In this article, I’m looking at one of the most commonly asked questions, “do brown eggs taste different than white eggs?”
The answer to this question is, no.
Scientifically, we know that brown eggs do not taste different from white eggs just because they have a different colored shell.
Any egg can taste different from another, but this is due to how the hen that laid the egg was fed and treated - it has nothing to do with the color.
Here is a closer look at brown vs white eggs and some of the other myths and misconceptions about egg color:
Are Brown Eggs Different Than White Eggs?
Brown eggs are not different than white eggs.
There is no nutritional difference between white and brown eggs. Neither is there any difference in how the eggs are produced, or what they look like when cracked open.
It’s important to note, however, that eggs can vary a lot in taste and nutritional value based on how the hens laying the eggs are treated.
Whether an egg has a white eggshell or a brown eggshell, the better the hen was treated and the higher-quality nutrition they were fed, the better quality eggs they’ll lay.
The only way to truly experience this for yourself is to eat an egg from a caged hen, and then an egg from an organically raised hen.
Take it from me, the difference is night and day. If you go back to eating bland, dull eggs from a caged hen after doing so I’ll be dumbfounded!
Why Do Chefs Use Brown Eggs?
Generally speaking, chefs use more brown eggs than they do white or any other color.
I can’t speak on behalf of individual chefs, but generally speaking, it’s simply because brown eggs are more easily accessible and cost-effective.
Because there is no difference in the appearance or taste of eggs, whether they’re white or brown, a restaurant will put profits first.
The real difference comes from where a chef or the business is procuring their eggs.
Eggs from free-range or organic hens raised on a high-quality diet and living in excellent conditions taste much better than caged hen eggs.
Without sounding like an egg snob, there really is no comparison.
Free-range eggs are healthier and taste better than eggs from caged or battery hens, if you’ve never tried them side by side I can’t recommend you do so any stronger.
Should I Eat White or Brown Eggs?
Whether you eat white or brown eggs is totally up to you.
Following on from what I said above about white and brown eggs being no different based on color, nutritionally, it doesn’t matter which color egg you eat.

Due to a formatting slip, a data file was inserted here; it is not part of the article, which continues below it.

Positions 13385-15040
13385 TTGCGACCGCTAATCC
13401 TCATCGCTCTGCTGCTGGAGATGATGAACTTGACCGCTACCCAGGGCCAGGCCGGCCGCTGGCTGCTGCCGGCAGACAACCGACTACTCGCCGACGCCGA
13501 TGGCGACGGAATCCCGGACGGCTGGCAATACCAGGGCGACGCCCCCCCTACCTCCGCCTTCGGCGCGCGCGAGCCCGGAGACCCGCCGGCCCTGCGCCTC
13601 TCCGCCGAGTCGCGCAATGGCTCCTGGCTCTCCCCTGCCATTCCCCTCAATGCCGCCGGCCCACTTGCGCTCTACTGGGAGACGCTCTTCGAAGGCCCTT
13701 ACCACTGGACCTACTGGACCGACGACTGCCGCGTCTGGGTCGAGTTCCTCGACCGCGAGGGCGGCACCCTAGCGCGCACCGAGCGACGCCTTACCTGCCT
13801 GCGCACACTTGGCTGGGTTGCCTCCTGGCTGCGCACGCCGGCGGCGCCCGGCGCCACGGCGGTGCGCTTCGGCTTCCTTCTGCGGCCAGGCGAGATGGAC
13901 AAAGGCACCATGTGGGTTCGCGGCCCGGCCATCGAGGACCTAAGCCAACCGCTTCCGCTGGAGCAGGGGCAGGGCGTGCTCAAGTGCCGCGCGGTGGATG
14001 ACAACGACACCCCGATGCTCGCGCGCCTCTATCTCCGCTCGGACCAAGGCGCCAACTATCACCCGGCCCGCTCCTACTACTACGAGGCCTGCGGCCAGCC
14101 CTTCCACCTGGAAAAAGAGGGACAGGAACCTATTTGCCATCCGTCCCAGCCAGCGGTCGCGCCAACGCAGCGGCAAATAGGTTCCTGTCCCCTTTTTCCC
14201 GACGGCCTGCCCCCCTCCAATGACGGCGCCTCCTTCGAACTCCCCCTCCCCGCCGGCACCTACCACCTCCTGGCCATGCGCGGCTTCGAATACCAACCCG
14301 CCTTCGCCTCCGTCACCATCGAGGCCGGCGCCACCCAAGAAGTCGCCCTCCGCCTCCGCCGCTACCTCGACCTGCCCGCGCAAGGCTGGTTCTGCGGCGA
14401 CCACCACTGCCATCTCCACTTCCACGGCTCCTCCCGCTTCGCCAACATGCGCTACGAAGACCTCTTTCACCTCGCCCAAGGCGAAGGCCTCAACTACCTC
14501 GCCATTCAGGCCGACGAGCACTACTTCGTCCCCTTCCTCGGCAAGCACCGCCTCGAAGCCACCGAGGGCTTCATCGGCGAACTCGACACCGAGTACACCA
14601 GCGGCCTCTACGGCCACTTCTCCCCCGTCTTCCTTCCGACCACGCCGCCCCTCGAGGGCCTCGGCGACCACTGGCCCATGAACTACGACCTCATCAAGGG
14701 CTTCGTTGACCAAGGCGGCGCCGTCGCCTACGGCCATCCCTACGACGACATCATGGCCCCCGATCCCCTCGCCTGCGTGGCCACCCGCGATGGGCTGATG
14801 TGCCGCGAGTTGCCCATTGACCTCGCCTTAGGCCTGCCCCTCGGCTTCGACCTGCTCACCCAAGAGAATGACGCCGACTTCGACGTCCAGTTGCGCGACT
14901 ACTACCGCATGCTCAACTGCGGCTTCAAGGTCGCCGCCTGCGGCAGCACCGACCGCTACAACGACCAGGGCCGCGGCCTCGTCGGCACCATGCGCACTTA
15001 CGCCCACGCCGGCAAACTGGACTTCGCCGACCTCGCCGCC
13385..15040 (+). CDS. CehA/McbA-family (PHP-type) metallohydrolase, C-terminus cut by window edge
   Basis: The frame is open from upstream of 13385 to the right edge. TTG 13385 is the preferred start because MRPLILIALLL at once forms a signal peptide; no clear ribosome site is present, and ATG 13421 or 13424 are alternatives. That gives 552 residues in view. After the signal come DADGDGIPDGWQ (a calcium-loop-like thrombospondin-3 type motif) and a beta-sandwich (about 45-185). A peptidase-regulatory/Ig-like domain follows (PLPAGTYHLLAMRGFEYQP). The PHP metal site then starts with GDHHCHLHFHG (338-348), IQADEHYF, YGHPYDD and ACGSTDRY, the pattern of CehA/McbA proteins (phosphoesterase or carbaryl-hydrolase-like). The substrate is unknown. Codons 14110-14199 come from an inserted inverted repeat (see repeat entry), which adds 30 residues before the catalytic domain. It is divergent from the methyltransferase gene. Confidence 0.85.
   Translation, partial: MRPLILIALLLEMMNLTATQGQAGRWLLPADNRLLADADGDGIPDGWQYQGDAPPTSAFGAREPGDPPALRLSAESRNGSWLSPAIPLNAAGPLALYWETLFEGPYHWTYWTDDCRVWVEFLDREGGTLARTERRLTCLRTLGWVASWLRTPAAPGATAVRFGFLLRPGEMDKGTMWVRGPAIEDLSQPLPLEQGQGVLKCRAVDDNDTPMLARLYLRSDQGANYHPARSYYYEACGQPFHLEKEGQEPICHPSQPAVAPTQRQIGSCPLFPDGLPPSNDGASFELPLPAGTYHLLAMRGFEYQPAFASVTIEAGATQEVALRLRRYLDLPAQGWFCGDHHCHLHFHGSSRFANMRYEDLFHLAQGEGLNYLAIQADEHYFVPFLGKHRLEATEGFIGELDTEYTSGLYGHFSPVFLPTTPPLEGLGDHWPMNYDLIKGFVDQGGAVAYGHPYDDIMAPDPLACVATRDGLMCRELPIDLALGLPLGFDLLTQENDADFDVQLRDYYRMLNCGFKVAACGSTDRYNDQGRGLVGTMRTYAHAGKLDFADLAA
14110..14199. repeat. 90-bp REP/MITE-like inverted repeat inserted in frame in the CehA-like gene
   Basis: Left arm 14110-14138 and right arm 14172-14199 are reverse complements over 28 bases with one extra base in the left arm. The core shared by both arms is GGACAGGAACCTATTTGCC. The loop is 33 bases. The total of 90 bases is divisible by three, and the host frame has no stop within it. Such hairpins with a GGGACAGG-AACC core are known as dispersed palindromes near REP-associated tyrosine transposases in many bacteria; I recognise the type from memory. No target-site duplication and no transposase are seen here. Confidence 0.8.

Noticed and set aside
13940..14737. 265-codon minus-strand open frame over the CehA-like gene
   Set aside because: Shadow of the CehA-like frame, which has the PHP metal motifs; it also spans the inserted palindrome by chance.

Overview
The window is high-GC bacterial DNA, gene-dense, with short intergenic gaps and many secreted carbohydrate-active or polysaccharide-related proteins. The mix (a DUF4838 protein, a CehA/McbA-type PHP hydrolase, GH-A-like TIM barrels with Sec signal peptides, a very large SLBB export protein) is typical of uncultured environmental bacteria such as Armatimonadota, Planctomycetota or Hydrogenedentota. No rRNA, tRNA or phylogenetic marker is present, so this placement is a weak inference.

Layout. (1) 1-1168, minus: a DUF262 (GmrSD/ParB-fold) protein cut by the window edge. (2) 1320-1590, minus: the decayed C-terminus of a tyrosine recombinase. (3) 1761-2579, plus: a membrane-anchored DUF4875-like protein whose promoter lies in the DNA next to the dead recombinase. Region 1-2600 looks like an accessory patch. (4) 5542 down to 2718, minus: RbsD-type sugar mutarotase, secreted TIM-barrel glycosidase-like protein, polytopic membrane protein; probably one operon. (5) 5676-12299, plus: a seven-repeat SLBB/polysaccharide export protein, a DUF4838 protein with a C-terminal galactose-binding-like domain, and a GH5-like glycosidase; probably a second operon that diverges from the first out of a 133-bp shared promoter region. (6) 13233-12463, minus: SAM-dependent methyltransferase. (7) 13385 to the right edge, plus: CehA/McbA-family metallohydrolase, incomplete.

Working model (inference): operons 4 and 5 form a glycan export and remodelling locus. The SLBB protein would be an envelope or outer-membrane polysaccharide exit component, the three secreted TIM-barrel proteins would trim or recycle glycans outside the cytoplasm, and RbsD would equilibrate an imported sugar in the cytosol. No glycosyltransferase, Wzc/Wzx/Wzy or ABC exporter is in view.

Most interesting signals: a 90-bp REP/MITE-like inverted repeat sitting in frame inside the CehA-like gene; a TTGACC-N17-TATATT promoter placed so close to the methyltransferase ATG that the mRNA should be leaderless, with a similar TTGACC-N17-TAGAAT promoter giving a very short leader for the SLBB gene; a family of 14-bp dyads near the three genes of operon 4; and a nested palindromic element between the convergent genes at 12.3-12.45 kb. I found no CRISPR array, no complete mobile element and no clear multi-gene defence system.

Some people do prefer a certain color of egg, but this is just a personal preference.
I’ve even heard some people say that one color tastes better than the other. But scientifically, we know that the color of an egg makes no difference.
It’s just the pigment that is applied to the egg during the process of creating an egg that determines the color.
It’s Not Just About White and Brown Eggs!
This may come as a surprise to some, but chickens lay a much wider range of colored eggs than just brown and white.
If you’re interested in researching this further, here are some of the breeds of chickens that lay different colored eggs:
Brown Egg Laying Breeds
Some of the breeds that lay the ‘regular’ brown colored egg we expect to see in supermarkets include:
Dark Brown “Chocolate Eggers” Egg Laying Breeds
White Egg Laying Breeds
- California White
- White Leghorn
Blue “Easter Eggers” Egg Laying Breeds
Green “Olive Eggers” Egg Laying Breeds
- Olive Egger Hybrids
Contrary to what you may have heard - or hoped - there are no breeds of chickens that lay either black or purple eggs.
It’s often said that Langshan chickens lay purple eggs. But, honestly, they’re not purple in the true sense of the word.
If you’re looking for colors that you don’t see above, you’ll have to wait until Easter and paint an egg the color you want it to be!
Eggs come in many colors, not just white or brown, but it’s important to know that the color of the eggshell makes no difference to the taste.
If you’re looking for eggs that taste great, you need to buy eggs laid by free-range hens fed a natural diet rich in good nutrition.
That’s what affects the taste and quality of an egg, not the color of the shell.
Image credits - Photo by Priscilla Du Preez on Unsplash